Am I really a Dinosaur?

(This was a bit stream of consciousness and therefore a tad rambly, apologies for this!)

dinosaur bones

I was late to the blogging game, I fully admit. By the time I got here the days of high profile blogging were already long gone. Meaning that today, in order to get “seen”, you have to exceedingly special or, in some cases, brave, in order to be heard above the crowd. Is it OK to be average? Is that allowed?

I once worked for a woman who constantly reminded me that it was alright to be ordinary. In her view, to underachieve was disrespectful to one’s self, while overreaching expectations could be disrespectful to one’s colleagues. This was difficult for a here-to-fore overachiever to wrap her head around. Wasn’t perfection always the goal? Since when was mediocre ever OK?

While I still don’t fully agree with this “tall-poppy”-ish, zero-sum type stance, I will concede that age has taught me a few things about perfectionism and persistence. Mainly that they are relative to your particular situation, and a few other things:

  1. Perfection does not exist. Full Stop.
  2. Comparison is everyone’s Achilles Heel. Even if it’s comparison with yourself in a different time span.
  3. Persistence will be exhausting. Expect it.
  4. Persistence will (almost) always pay off.
  5. Being “average” but persistent, will usually yield better results than being “perfect” but lethargic.

So here I am, hanging on. In a sea of bloggers, all vying for our voices to be heard. Me, without any videos or fancy fonts. Thinking average thoughts and writing about mediocre things. An average middle aged woman with an average day job and an average family.

And I am SO grateful for all of these things (including my lovely readers)!

Am I really a dinosaur (i.e. old and irrelevant)? Probably, but I am learning to see these wrinkles as the reward for a life of effort.

Thanks for listening, stay cozy!

Late Summer Harvest

Recently, my family and I went on a quick trip a little south to see family and friends. We had such a wonderful time just visiting, playing in a local park, and enjoying some home cooking from my grandmother. It was an idyllic weekend in many ways and for many reasons, not the least of which was my own ability to “suspend,” if you will, my troubles for a bit (not a small feat for someone so organically neurotic). I allowed myself a little break from the anxieties of work and the world, and just enjoyed my cherished loved ones.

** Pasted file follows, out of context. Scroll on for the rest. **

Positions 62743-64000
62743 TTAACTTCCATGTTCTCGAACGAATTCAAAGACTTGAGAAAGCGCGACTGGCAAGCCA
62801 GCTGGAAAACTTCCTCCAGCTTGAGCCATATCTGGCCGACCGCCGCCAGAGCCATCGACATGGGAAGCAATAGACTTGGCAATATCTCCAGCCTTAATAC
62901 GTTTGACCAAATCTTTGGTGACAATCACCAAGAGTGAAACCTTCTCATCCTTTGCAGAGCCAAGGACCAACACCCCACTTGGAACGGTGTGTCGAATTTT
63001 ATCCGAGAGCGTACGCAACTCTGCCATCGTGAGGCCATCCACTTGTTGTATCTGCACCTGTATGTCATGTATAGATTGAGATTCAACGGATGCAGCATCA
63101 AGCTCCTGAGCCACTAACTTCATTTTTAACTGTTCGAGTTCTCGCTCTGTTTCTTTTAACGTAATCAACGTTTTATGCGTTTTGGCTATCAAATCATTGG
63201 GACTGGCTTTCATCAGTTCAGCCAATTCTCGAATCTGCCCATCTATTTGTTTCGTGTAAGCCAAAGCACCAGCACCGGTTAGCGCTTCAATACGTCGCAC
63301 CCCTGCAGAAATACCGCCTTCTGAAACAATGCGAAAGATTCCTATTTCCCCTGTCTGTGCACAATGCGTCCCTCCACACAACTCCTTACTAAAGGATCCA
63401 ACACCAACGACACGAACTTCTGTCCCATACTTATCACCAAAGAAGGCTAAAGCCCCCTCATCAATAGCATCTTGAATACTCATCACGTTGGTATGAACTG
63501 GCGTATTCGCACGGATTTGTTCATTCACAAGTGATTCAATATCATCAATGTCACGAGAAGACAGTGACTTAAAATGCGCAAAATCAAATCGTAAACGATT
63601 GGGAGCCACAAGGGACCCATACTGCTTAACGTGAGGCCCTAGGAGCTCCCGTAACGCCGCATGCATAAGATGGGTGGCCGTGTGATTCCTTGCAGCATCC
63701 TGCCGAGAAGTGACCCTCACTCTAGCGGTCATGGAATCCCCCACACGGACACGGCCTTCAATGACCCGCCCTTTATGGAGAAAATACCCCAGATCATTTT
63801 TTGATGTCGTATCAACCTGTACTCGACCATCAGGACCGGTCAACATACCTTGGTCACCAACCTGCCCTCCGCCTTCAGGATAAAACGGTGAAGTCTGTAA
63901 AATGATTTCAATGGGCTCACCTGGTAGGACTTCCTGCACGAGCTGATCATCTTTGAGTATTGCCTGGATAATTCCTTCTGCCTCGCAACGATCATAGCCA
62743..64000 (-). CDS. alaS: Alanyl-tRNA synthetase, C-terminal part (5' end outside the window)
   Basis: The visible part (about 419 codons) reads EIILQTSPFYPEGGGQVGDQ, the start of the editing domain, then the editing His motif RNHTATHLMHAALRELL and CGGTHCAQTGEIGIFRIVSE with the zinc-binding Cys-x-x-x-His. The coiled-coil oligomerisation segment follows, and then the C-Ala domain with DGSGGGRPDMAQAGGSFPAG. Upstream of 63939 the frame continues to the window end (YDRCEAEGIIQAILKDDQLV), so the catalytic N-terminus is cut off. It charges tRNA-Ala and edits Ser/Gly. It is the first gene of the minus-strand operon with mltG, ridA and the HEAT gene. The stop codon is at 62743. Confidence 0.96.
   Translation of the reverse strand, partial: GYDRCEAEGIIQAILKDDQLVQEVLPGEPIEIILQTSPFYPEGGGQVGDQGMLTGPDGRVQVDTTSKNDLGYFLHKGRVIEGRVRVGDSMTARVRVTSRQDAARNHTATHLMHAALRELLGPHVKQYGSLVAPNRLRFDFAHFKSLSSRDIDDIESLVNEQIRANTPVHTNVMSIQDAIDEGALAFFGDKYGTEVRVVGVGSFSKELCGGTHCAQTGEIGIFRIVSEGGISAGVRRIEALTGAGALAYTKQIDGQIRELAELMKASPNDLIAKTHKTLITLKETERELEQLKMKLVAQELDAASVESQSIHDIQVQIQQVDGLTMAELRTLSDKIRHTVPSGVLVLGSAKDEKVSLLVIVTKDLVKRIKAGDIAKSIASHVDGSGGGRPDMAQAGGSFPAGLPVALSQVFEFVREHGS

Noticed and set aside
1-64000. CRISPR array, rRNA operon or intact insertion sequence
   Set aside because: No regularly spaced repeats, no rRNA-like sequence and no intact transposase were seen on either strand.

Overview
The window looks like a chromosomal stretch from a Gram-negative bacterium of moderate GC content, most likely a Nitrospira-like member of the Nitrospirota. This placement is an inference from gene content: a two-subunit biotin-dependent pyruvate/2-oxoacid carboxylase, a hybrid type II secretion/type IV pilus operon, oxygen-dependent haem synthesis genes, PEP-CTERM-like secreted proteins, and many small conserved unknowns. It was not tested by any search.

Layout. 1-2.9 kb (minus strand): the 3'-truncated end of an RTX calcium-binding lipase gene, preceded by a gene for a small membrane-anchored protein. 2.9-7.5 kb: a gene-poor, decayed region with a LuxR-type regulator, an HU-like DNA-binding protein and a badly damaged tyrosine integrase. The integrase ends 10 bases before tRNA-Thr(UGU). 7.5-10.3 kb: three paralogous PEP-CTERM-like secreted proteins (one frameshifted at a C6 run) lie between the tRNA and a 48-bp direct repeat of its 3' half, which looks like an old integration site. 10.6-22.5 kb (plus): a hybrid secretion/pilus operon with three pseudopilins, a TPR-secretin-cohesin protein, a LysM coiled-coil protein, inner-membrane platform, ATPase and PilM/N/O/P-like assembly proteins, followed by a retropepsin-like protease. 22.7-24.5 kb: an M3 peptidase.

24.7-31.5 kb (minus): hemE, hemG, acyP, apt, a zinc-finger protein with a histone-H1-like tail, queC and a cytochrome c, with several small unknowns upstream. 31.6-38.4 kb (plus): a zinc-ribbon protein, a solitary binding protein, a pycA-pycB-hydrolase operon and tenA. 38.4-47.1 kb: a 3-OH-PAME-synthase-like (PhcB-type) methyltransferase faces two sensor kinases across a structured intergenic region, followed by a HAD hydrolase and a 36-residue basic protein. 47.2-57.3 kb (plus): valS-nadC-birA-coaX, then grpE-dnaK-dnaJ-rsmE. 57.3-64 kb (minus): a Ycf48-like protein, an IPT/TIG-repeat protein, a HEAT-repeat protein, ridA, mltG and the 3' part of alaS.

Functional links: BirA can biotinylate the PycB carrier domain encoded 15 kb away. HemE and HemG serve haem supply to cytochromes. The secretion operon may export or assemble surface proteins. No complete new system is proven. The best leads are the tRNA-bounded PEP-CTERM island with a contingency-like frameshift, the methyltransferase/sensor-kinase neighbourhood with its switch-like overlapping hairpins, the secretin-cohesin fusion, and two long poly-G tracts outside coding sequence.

While we were there, we visited a farm and bought some fresh peaches, and picked various vegetables from my grandparents’ garden. I was reminded of the beauty of a late summer harvest and the bounty that benevolently cared for ground can produce. Every time I go back there, and stand amongst the vines and the leaves, I feel a little closer to the earth, terra firma, home. I feel, for a moment, like I am finally focused on what truly matters, the essentials: food, shelter, and above all, family and friends.

late summer fruit and vegetable harvest

Late summer fruit and vegetable harvest

It is always a bit of a shock to me when I realize how much of brain is normally consumed with concerns that are so artificial and have very little to do with real life. I then realize that I am quietly angry at the ten thousand things that vie for my time, attention, and money, on the most mediocre of my days. Ten thousand things that seem to stretch far and wide and yet have no real bearing nor genuine interest in my life.

I allow it to happen to me though; it’s not the fault of those nameless, faceless, and yet omniscient entities, it’s mine. I let myself become distracted and distressed by events and persons who happen to be half a world away, beyond my physical and perhaps intellectual grasp. I am NOT one who enjoys feeling powerless about situations, even if they be a million leagues afar and property (or fault) of someone else.

However, I also cannot solve all the problems or atone for all the situations that may ravage the globe. I simply am not capable of, nor would I be proficient at, as a single human being, carrying all the sorrows of the world. Mine is to do my little part, help where I can, and carry on.

It is a hard pill to swallow at times, realizing just how small and insignificant I might be.

And yet, there in my grandparents’ garden, it is a comfort to be touching the grass with my toes and devouring the sweetest of plums under one of the many apple trees, observing my young, beautiful son play in the yard. To feel the abatement of worry, and the arousal of our most basic senses seems like a tiny vacation to me. I have left my smart phone inside, ringer off, and I don’t miss it for once. I wish to recede from the world and become “smallish”, if only for a moment or so.

If restricting my world to the very simplest of pleasures for a weekend makes me happier, what does that say about the manner in which I generally run my life? What does it say about whom and what I let into it? How did I let it go this far? And how do I re-center myself and my life in what seems more real?

I’m not sure about the precise logistics yet, but I’m working on it…

late summer fruits and vegetables 2

Late summer harvest

Other than the peaches (which were from a stand), the other produce was plucked from either my grandparents’ garden, or the garden of a nearby friend, and gifted to us before our return home. They were all succulent and delicious! I hope y’all get to enjoy some of the season’s best!

Ever so much thanks to our friends and family for a lovely weekend, and a minor resurrection of my humanness.

Stay hominid, stay cozy.